Mamata Banerjee, J Jayalalithaa, Mayawati, Sushma Swaraj and Sonia Gandhi have all braved every manner of attack, within their parties and without, in the course of their political careers

In a league of their own

 This is something that Indian males are not going to like at all. They are surely the dominant characters in all walks of life, but come mid-May 2014, and they will discover that the key to government formation is in the hands of five women.  Already, the trinity of the three powerful women, Mamata-Jaya-Maya, has been converted into an acronym – MAJAMA – the Gujarati word for all is well, but ironically, spelt in the context of the power game, this is nothing but trouble for the Gujarati claimant, who has opted to be single after marriage.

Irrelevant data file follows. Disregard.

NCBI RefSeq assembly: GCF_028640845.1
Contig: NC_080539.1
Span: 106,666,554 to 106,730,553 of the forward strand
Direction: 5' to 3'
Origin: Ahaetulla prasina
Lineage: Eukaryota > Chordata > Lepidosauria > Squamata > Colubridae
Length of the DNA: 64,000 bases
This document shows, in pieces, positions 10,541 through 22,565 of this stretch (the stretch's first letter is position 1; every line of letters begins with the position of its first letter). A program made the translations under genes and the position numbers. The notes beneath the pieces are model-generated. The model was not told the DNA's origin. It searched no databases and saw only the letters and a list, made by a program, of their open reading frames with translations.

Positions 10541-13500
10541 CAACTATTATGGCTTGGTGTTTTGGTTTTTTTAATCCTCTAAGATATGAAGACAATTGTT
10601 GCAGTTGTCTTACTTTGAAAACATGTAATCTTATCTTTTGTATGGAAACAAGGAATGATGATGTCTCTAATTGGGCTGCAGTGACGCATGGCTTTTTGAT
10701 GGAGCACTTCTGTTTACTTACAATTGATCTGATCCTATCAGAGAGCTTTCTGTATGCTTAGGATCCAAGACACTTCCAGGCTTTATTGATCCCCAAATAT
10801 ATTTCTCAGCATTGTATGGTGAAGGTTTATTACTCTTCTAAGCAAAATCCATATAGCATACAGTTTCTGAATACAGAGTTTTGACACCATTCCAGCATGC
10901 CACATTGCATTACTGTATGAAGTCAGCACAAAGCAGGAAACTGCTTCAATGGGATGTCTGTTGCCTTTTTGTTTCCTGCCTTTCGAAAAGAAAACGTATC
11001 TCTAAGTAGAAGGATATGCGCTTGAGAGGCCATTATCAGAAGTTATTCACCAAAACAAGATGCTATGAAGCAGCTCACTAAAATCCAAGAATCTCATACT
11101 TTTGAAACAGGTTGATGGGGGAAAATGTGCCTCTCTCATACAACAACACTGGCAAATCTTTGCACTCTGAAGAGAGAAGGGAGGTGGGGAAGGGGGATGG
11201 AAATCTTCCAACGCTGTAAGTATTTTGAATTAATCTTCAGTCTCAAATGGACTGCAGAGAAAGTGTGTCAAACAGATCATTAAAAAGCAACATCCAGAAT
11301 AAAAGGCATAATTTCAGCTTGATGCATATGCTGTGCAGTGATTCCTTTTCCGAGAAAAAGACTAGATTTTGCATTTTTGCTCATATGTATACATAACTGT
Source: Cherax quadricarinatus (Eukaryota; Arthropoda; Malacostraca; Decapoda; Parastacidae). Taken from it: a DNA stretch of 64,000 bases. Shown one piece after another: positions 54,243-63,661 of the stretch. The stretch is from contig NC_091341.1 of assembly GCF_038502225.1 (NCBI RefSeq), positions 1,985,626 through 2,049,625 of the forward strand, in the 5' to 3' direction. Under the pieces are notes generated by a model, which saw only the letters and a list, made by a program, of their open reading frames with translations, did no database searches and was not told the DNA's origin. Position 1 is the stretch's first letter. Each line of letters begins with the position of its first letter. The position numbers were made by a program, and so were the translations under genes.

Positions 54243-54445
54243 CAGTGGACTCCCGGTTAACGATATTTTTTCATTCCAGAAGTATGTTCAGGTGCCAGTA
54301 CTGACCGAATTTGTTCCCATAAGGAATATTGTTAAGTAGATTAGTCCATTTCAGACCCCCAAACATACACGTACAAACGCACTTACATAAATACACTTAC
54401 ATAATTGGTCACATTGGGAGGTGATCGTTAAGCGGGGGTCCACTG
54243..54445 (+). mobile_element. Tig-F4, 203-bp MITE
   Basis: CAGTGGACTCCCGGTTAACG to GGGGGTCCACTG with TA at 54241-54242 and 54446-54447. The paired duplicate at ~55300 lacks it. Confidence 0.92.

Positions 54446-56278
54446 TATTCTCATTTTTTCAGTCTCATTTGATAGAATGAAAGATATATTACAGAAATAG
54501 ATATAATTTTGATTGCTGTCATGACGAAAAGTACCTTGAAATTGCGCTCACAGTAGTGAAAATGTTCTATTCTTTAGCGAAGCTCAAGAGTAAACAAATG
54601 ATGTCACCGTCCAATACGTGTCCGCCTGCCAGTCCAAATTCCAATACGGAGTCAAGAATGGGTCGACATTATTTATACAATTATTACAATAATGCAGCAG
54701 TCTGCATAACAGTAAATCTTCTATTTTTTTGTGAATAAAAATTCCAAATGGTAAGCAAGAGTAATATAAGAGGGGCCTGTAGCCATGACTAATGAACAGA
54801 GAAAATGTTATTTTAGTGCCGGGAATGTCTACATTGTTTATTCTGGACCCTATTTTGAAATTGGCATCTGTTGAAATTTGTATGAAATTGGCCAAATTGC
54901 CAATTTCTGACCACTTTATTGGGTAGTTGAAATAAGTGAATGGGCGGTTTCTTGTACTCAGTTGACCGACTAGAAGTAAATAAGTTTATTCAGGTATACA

Add to this trinity the fourth powerful lady politician, Sonia Gandhi, whose party is being written off by all pundits and pollsters. She has single-handedly dominated the country’s power structure for the last ten years, and though her critics may scoff at that, is the only one to have refused the coveted prime ministerial post. But the same critics agree that she has enjoyed power without the responsibility of office.  Regardless of the extent of depletion in the strength of the party this summer, she will always be a player in the power game. Indeed, if the numbers for the non-Congress, non-BJP parties, indicated by the poll surveys, do turn out to be the real ones, then with her nod, anyone from the MAJAMA group could become a serious contender for the prime minister’s post.